1.3. the high intensity of overlapping between the

1.3. Green EnergyThe implementation of
renewable energy became a core factor of the process of preventing climate
change while maintaining the sufficient supply of produced to energy to cover
the global demand. However, such energy sources require certain technologies
that have inauspicious effects and drawbacks which are always placed on top,
especially when observing the interconnection between climate and ecology and
the impact of such techniques on the global environment. In this study, we will
focus on the three dominant renewable energy types, their ecological effects
and certain methodologies to prevent such effects, putting in mind the immense
and fast global expansion of such technologies. These types are hydro, solar
photovoltaic and wind. Regarding the wind energy, it has the least impacts and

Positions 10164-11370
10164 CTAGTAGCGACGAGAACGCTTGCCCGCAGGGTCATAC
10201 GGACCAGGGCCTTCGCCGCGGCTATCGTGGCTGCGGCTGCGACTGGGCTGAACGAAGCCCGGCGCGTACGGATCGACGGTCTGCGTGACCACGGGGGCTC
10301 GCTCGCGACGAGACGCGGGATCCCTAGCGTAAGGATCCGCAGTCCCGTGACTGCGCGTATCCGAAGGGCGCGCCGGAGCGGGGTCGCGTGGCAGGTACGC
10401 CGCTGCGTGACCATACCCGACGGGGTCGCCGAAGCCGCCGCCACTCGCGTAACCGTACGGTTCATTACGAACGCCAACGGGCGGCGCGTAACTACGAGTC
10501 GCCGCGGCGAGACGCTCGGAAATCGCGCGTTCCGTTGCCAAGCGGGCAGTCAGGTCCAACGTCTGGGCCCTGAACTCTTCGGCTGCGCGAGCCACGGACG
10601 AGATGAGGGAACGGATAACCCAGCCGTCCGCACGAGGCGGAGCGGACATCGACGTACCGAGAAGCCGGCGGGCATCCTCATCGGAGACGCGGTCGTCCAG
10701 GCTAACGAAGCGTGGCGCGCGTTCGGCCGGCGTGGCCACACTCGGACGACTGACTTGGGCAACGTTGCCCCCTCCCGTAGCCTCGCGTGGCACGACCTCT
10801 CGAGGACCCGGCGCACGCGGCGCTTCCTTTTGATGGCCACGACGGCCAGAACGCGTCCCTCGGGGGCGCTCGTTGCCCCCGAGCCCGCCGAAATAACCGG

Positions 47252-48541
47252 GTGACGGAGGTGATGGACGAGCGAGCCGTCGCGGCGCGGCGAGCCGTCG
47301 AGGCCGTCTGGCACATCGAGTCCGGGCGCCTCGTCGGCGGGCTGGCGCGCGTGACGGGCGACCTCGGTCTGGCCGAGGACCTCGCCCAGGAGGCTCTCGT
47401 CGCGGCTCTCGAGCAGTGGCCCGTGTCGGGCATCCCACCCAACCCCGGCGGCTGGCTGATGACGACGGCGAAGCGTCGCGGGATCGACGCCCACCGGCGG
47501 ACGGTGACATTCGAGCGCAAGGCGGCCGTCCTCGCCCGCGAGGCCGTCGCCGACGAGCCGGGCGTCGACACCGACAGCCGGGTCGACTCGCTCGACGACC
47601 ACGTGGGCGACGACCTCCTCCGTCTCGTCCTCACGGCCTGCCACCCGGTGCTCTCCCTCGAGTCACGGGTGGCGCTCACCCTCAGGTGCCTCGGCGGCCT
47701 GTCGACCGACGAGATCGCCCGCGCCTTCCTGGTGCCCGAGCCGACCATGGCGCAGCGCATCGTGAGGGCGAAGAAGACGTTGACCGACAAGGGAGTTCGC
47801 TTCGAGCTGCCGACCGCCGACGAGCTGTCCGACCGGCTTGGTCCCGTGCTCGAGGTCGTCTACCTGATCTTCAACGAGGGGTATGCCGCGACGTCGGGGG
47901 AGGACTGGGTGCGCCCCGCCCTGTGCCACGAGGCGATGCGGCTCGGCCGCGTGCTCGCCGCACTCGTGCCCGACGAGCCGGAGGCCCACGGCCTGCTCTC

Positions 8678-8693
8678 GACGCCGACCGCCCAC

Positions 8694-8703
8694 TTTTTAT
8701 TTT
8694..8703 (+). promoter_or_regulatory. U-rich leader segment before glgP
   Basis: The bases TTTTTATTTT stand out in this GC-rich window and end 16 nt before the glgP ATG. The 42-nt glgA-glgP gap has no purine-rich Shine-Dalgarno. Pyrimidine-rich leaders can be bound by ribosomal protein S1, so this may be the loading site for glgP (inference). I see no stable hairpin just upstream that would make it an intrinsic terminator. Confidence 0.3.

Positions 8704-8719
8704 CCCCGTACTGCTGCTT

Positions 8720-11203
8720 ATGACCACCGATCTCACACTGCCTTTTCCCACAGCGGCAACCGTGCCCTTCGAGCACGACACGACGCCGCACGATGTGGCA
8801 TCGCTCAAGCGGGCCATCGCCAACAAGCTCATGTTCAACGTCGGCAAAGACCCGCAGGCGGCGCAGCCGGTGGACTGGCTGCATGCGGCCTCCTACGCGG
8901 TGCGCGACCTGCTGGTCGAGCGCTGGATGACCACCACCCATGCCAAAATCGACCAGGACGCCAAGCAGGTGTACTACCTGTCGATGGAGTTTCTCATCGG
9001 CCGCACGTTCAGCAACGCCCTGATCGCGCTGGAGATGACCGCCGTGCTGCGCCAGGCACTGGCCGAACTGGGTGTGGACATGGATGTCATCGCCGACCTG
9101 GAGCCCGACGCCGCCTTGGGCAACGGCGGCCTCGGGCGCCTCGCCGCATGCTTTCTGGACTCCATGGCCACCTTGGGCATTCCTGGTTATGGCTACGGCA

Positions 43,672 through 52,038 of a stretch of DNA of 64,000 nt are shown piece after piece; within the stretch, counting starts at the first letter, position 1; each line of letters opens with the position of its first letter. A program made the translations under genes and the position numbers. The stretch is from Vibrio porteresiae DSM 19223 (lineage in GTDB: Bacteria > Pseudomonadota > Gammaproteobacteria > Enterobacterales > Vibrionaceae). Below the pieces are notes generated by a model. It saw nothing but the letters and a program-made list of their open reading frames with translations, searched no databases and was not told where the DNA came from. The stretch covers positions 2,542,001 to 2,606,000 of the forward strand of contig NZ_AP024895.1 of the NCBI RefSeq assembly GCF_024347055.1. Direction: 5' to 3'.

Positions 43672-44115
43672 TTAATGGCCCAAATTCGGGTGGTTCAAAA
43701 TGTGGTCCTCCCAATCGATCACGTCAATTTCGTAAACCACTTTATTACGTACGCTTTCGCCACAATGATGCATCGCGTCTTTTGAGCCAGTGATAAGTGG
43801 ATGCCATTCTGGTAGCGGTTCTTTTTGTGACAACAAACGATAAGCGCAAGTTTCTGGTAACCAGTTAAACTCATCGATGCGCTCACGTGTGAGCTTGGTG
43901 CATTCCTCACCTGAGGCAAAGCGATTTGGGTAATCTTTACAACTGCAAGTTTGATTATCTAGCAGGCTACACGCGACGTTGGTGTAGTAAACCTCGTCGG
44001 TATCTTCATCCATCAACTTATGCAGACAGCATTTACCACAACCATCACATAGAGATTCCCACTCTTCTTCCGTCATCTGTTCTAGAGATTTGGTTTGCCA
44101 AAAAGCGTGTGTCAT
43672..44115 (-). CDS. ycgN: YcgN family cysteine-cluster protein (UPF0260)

the easiest to mitigate. Solar energy is considered favorable compared to wind,
only it is designed and handled the right way. For the hydropower, it is
considered the one with greatest risks.1.3.1. The Rise of Renewables

As it was mentioned before, the
augmentation of the global population alongside with the increase in the
consumption rates have consequently raised the global demand in energy, which
in turned intensified the environmental impact and especially the climate.
Hence, a predetermined shift to clean energy sources is a must to overcome both
the demand and damage. As of 2016, 176 countries have placed their goals to
acquire certain proportions of their consumed energy from clean sources, (Renewables, 2017). These
steps are so praiseworthy over the majority of such countries, but the
continuous development of clean energy is heavily affecting the environment and
biodiversity, (Butt, 2013), and this
is obvious in diverse societies where population and the economy are massively
proliferating, (State of the Tropics, 2014). The world
attention has been attracted to the damaging effects of the conventional